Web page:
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How to handle deliveries of temperature sensitive medications
Raj Patel avatar
Written by Raj Patel
Updated over a week ago


NowPatient adopts reasonable measures to make sure that intended storage conditions defined by the pharmaceutical manufacturer of your medication are maintained when being transferred from our facility to your delivery address.

Reasonable measures include:

  • Choosing appropriate validated transit packaging

  • Accurate and unambiguous labelling with name and address of intended delivery point and intended storage conditions

  • Use of specialist logistics provider or other approved provider

  • Driver instructions as appropriate

What to do when you receive a temperature sensitive delivery from NowPatient

You will be sent a tracking code when you delivery is dispatched. You should make sure you are at the address that is accepting the delivery, on that day.

As soon as you are in receipt of the delivery. Please open the outer packaging and remove the contents.

Separate the medication from the packaging and place it immediately into your fridge.

Cool boxes

NowPatient uses cold-chain transit containers and cool packs from a recognised medical supply company. Domestic cool boxes are not used.

The cool box manufacturer provides assurance that a stable temperature within the specified range will be maintained for a specified time.

We follow the process below when preparing cold chain shipments.

How do you validate Cold Chain packaging?

We validate our cold chain shipment method. This ensures that your medication will be stored and transported within the manufacturers approved temperature guidelines, at all times.

Test method for validation:

Results that validate the method we use:

Conclusion of results:

The qualification tests show that the IcerTech insulated boxes, along with Easi-Chill coolants can be used as a total solution to provide a reliable temperature of between 2 and 8oC under the testing conditions used. A summary of the performance of each solution during the testing is given in the table below:

The testing was performed under ‘ambient’ conditions of approx. 20oC, which is representative of typical room temperatures, or summertime weather within the UK. It is likely that below this temperature, the product will be kept at between 2 and 8oC for a much longer period of time than indicated in these tests. IcerTech recommends that for journeys with an average outside temperature of not more than 10oC that the amount of coolants used as indicated above is halved.

Ultimately the onus is on the customer to ensure that adequate performance is achieved, and IcerTech will not accept any extended liability. As a qualification, this report proves that the solutions will work for the purpose intended, but where necessary the customer must perform their own validation trials.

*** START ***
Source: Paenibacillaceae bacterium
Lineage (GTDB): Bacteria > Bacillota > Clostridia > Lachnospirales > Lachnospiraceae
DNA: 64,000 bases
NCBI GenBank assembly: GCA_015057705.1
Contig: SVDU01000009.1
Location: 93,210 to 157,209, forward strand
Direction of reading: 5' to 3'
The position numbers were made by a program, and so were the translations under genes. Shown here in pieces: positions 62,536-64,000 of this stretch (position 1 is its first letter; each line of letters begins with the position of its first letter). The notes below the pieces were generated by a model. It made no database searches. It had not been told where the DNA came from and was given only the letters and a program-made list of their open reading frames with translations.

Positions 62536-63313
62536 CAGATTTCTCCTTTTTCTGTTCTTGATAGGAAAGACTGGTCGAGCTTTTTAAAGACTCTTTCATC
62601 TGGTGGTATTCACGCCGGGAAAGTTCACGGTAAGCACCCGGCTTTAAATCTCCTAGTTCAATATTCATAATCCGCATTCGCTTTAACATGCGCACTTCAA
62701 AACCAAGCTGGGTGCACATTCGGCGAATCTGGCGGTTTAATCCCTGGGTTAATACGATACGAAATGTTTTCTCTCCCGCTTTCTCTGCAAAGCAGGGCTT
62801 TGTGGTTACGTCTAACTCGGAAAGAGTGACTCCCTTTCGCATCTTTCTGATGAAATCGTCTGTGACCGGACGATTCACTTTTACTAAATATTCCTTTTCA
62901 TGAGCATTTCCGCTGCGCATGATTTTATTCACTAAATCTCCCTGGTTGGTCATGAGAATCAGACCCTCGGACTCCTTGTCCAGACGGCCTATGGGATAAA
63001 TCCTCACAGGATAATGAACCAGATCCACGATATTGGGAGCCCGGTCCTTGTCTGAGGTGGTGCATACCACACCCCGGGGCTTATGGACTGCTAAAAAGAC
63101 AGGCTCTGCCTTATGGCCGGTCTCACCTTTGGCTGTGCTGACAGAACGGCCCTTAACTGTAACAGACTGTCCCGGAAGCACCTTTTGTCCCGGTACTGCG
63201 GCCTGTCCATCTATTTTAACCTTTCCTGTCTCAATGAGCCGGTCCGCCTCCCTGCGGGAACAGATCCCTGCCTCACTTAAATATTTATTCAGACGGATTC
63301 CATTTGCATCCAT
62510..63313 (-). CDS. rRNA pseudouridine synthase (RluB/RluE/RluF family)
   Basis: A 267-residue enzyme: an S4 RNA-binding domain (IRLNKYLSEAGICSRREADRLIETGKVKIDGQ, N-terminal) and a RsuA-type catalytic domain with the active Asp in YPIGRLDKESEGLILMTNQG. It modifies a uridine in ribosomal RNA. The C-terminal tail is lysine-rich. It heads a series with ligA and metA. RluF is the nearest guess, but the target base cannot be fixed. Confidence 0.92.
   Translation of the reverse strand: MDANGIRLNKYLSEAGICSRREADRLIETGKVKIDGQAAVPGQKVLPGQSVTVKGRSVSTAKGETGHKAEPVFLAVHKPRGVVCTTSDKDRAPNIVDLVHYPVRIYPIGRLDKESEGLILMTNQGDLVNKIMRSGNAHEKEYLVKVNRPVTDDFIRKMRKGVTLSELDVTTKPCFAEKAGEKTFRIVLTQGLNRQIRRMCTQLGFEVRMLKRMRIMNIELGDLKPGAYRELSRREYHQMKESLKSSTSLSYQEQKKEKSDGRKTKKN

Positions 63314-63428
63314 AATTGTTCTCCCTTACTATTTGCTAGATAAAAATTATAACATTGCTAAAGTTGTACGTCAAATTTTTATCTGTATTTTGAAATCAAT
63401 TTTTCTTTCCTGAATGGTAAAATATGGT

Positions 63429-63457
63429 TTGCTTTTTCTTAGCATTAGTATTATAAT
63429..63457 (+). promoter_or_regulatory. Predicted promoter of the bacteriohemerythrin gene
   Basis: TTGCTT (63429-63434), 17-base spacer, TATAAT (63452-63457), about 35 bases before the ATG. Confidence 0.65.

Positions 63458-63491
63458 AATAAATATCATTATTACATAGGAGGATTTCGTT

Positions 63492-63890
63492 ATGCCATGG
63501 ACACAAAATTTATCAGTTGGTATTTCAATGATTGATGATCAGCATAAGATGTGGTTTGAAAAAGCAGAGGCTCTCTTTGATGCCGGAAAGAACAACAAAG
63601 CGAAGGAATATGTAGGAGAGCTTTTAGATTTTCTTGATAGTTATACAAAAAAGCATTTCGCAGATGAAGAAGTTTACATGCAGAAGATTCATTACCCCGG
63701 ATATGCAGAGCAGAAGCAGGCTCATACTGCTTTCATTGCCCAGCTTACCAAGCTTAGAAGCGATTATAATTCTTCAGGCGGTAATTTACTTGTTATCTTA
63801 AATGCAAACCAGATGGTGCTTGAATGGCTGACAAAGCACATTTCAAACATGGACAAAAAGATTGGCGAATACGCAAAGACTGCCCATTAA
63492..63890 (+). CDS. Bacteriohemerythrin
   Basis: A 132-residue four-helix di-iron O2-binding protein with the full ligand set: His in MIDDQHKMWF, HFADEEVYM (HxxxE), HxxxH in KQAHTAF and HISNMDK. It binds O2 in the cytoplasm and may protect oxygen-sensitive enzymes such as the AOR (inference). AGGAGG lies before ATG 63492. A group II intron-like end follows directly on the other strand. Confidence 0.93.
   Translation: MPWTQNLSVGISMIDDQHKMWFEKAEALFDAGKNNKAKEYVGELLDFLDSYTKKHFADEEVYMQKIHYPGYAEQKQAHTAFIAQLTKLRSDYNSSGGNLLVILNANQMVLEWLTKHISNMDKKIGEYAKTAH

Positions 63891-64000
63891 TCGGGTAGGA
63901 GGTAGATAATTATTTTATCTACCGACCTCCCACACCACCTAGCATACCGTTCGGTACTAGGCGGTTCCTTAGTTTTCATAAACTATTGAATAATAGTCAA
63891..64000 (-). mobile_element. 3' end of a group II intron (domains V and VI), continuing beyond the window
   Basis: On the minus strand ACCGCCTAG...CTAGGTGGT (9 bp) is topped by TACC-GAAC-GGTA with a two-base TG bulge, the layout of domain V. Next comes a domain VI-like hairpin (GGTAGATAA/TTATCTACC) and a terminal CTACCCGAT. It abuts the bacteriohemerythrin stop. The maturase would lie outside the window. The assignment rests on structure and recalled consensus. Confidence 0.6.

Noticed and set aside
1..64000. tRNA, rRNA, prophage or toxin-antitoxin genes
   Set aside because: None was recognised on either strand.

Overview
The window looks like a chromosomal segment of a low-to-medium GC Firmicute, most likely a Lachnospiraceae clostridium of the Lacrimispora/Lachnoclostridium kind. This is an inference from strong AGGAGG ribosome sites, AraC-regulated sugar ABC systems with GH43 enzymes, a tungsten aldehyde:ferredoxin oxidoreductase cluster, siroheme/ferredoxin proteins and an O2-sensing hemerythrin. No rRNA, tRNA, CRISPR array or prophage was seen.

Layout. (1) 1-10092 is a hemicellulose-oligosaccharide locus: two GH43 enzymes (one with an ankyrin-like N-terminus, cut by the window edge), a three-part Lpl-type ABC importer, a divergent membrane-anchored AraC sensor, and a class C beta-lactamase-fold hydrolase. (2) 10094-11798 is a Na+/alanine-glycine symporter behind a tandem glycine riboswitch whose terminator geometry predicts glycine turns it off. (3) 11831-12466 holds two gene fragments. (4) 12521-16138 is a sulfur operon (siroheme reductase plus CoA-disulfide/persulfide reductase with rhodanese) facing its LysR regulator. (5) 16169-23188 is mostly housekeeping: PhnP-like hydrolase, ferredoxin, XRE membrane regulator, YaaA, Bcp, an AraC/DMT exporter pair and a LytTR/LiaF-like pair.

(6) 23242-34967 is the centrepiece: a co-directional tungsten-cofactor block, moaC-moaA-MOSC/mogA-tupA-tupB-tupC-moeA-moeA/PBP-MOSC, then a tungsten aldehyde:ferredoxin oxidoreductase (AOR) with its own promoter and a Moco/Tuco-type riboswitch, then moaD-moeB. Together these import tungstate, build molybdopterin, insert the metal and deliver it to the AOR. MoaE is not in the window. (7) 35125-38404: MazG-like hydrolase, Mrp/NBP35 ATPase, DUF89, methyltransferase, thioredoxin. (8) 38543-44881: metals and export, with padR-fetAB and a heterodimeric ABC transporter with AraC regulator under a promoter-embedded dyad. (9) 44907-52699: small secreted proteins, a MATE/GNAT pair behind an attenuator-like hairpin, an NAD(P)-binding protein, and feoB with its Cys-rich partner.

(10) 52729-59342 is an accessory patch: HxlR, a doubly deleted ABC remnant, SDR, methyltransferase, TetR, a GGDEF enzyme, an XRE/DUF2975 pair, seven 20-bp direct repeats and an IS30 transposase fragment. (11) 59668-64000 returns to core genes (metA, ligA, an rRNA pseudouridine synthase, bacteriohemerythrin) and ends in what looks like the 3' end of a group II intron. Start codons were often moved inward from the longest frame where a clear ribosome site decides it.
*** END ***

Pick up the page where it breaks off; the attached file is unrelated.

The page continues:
Suppliers of cold chain products should have a cold chain distribution strategy that conforms to the requirements of the MHRA (for pharmaceutical) or the FSA (for food). Some guidance on this is given in the discussion section of this report.

How we prepare cool packs

Before use, cool packs are stored in accordance with the manufacturer’s instructions, usually at 2°C to 8°C. In general, ice packs and frozen cool packs are not used unless the cool box manufacturer’s instructions specifically recommend them. This is because they may create cold spots, and result in the medicines freezing.

How we pack cold chain deliveries

Individual manufacturers’ instructions for packing the cool box are strictly adhered to. It is important to prevent direct contact between the medicine and the cool packs to protect the medicine from risk of damage from excessive cooling. Medicines are packed carefully to avoid breakage.


Cool boxes are re-validated according to the manufacturer’s instructions and under simulated conditions of actual use. This is an internal control that validates the method we use.


[1]. Taylor, J. Recommendations on the control and monitoring of storage and transportation temperatures of medicinal products.

[2]. Guidance on Temperature Control Legislation in the United Kingdom. EC Regulation 852/2004. The Food Hygiene Regulations 2006 (as amended). Food Standards Agency, September 2007

[3]. Todd, S. Refrigerated medicinal products: what pharmacists need to know. Article originally written for and published in The Pharmaceutical Journal, October 2008

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